Glioblastoma remodelling of human neural circuits decreases survival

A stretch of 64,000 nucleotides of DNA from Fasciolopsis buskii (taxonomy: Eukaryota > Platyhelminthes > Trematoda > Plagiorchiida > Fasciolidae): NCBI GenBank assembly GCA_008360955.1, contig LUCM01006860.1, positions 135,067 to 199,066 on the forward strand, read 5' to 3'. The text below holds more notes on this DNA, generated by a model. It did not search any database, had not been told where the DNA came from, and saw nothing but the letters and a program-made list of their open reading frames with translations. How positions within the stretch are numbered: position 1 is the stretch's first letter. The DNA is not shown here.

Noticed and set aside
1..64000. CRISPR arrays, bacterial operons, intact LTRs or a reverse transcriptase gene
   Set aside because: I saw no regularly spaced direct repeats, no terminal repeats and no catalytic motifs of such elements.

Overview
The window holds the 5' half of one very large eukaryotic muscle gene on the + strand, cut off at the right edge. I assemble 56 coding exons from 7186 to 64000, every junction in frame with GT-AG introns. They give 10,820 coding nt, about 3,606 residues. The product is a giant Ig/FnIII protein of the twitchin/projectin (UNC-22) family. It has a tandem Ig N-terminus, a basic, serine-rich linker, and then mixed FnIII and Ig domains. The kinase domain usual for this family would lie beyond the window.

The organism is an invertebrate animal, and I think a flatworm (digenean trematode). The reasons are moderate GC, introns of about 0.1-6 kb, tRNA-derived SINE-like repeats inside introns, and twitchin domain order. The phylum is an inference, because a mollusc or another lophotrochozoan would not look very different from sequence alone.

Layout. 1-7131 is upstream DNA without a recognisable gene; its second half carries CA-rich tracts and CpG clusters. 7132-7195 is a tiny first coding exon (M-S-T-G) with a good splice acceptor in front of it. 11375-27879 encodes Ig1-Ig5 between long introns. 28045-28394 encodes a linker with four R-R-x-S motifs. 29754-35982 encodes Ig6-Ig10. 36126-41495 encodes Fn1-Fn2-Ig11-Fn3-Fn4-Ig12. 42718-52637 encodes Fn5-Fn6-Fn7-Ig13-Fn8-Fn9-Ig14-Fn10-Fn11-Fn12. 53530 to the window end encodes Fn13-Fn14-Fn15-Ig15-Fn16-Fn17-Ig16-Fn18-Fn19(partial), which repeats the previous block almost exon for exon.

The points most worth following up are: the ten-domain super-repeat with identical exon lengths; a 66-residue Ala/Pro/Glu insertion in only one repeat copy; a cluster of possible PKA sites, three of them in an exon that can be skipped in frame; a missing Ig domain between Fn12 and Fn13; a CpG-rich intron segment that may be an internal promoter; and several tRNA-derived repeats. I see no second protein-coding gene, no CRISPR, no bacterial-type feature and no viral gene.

Gliomas synaptically integrate into neural circuits1,2. Previous research has demonstrated bidirectional interactions between neurons and glioma cells, with neuronal activity driving glioma growth1,2,3,4 and gliomas increasing neuronal excitability2,5,6,7,8. Here we sought to determine how glioma-induced neuronal changes influence neural circuits underlying cognition and whether these interactions influence patient survival. Using intracranial brain recordings during lexical retrieval language tasks in awake humans together with site-specific tumour tissue biopsies and cell biology experiments, we find that gliomas remodel functional neural circuitry such that task-relevant neural responses activate tumour-infiltrated cortex well beyond the cortical regions that are normally recruited in the healthy brain. Site-directed biopsies from regions within the tumour that exhibit high functional connectivity between the tumour and the rest of the brain are enriched for a glioblastoma subpopulation that exhibits a distinct synaptogenic and neuronotrophic phenotype. Tumour cells from functionally connected regions secrete the synaptogenic factor thrombospondin-1, which contributes to the differential neuron–glioma interactions observed in functionally connected tumour regions compared with tumour regions with less functional connectivity. Pharmacological inhibition of thrombospondin-1 using the FDA-approved drug gabapentin decreases glioblastoma proliferation. The degree of functional connectivity between glioblastoma and the normal brain negatively affects both patient survival and performance in language tasks. These data demonstrate that high-grade gliomas functionally remodel neural circuits in the human brain, which both promotes tumour progression and impairs cognition.